Marc rose to his feet slowly and left. Ana hugged herself to calm her nerves, but found that her rage was only growing stronger with each passing second. She had followed God’s path, but the only thing she had proven to herself was that God did not exist.
One of the baby blue gloves Zaid had given her was laying at her feet. It had fallen out of the pocket of her coat. Ana picked it up and realized something that had never crossed her mind before. It reminded her of one that belonged to Jasmine.
Zaid sat alone in the boiler room staring at the pile of drugs on the table. The blaring music from the party outside filled the silence around him. He grabbed a piece of the prism and played with it in his scarred palm.
The steel door burst open and Zaid looked up as Ana stormed inside.
“Where’s Jasmine?” she screamed, flashing the blue glove in his face. “What did you do with her?” She swept her arms across the table, smashing the pile of drugs to the ground.
Zaid’s chair slid back with a resounding screech. He grabbed Ana by the arm and dragged her towards the wooden door in the back of the room.
The door flew open, slamming hard against the wall. Inside was a small rectangular space, faintly lit by a naked light bulb hanging overhead. Jasmine was lying on a bed. Her face was flat against the mattress, hand dangling limply over the side. Her light chocolate skin had dulled to a sandy brown and her fingernails were blackened with filth.
A smile of disbelief quivered on Ana’s lips. She fell to her knees and took Jasmine’s hand. It was ice cold. Ana squeezed it and felt her friend’s fingers tighten around hers.
Jasmine opened her eyes and let out a hoarse breath. “Ana?”
The sound of her voice brought Ana to tears. “Yes, I’m here.”
Ana shushed her and ran her fingers through her hair. Her pain worsened when she realized the life in Jasmine’s eyes was fading.
“Does God still want me?” Jasmine asked.
“Yes. Yes, he does.”
Jasmine sobbed. “Ana. Please pray for me.”
Ana felt a large breath escape her body. She reached for her necklace, but her fingers only touched the bare skin on her chest. Her Virgin Mary was no longer there and Ana realized then she never needed it at all.
Zaid watched from the doorway as Ana clasped Jasmine’s weakening hands and bowed her head. He stepped back and Ana’s prayers died out as he shut the door behind him.
Abuela woke to each passing day with a renewed sense of hope. Though the air grew colder as winter grew nearer, the mornings were always bright. She dedicated most of her time to cleaning the apartment and changing the sheets on Ana’s bed. She knew in her heart Ana would one day return, but every evening she watched the sun fall in the sky and no new knock came at her door, she could not deny that her hope burned a little dimmer.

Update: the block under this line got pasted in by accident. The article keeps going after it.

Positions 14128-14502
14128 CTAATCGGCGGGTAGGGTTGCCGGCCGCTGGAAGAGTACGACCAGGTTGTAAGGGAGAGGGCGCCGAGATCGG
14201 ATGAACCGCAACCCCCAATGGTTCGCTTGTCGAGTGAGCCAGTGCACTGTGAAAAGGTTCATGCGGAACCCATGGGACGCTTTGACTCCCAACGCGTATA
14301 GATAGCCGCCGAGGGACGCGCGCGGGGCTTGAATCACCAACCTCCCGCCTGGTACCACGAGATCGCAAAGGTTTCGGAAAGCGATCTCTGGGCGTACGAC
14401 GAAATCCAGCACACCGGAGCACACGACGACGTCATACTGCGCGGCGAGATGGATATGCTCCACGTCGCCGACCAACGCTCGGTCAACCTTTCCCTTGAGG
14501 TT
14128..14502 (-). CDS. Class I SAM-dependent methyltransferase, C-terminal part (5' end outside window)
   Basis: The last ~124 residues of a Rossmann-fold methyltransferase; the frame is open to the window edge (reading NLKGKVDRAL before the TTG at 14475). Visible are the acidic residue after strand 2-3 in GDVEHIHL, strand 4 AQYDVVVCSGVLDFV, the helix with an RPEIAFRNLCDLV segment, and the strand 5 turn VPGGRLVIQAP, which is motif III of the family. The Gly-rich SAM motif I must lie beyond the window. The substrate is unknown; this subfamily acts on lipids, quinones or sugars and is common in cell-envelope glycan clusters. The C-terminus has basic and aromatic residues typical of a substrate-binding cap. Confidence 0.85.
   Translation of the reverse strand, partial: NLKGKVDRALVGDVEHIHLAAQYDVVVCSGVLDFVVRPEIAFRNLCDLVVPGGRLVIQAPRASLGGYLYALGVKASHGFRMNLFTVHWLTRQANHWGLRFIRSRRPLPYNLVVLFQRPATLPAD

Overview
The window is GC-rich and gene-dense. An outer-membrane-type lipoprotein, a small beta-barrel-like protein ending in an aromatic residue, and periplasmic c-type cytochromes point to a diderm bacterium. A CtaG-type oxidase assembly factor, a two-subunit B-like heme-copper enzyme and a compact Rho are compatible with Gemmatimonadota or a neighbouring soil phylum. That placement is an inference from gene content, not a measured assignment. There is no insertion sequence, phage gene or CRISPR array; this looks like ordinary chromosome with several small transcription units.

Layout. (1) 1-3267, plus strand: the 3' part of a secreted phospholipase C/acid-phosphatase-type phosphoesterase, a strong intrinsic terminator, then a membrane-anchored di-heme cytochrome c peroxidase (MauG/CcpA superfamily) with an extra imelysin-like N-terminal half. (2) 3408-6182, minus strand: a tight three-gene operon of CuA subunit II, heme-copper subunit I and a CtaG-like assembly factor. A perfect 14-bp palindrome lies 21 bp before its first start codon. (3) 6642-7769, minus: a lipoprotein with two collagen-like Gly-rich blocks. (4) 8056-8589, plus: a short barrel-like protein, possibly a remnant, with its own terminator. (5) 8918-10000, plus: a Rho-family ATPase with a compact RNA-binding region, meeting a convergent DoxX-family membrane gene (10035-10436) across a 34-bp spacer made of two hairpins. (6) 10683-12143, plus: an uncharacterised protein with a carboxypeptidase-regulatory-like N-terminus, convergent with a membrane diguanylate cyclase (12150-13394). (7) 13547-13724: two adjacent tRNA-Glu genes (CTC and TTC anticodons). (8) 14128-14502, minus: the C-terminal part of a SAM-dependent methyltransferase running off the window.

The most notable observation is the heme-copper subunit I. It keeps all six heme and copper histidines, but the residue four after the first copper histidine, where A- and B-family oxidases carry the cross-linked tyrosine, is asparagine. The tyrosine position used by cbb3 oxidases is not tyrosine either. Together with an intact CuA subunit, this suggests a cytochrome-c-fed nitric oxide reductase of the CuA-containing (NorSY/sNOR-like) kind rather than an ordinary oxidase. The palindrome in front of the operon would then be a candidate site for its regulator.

Abuela sat on the foot of Ana’s bed, her eyes raw and baggy. She gazed at the floor, waiting patiently for the next day to begin.
Marc entered the room and stood by the door with his hands in his pockets. He had stopped by to check on Abuela everyday over the past two weeks. She rarely spoke to him, but often times Marc felt she was grateful for his company.
“I’m sorry,” he said. “I promise I’ll find her.”
Marc looked at the dresser beside him where a large photo of Ana smiled brightly at him.
“God will bring Ana back to us,” Abuela said.
Marc smiled. He stood there studying Ana’s photo for a moment before leaving Abuela alone in quiet apartment.
Abuela rose to her feet and walked up to the dresser. She lit a candle beside the photo and hung Ana’s necklace on the frame. The glove that Ana left behind was sitting by the photo, flickering underneath the orange flame.
The boiler room resonated with laughter as Marc walked through the steel door. Zaid was sitting at the table with his smoking companions, each of them holding carefree expressions on their faces. They paid Marc little attention as he approached.
Marc reached into his pocket and tossed a bundle of cash in front of Zaid. He grabbed a new plastic bag off the table and stuffed it into his coat.
“I’m sorry about your friend.”
Marc stopped. Zaid was looking directly at him. He scooped Marc’s money up from the table and leaned back in his chair.
“What was her name?” Zaid asked.
Zaid nodded. “Right. I hope you find her.”
Marc held his stare and glanced at the wooden door behind Zaid. When he finally turned away, Marc found the sign of hope he had been searching for. A baby blue glove, exactly like the one on Ana’s dresser, was trampled in the corner of the room.
Marc knelt down to pick it up. The glove was covered in filth now, but it was still the same color underneath.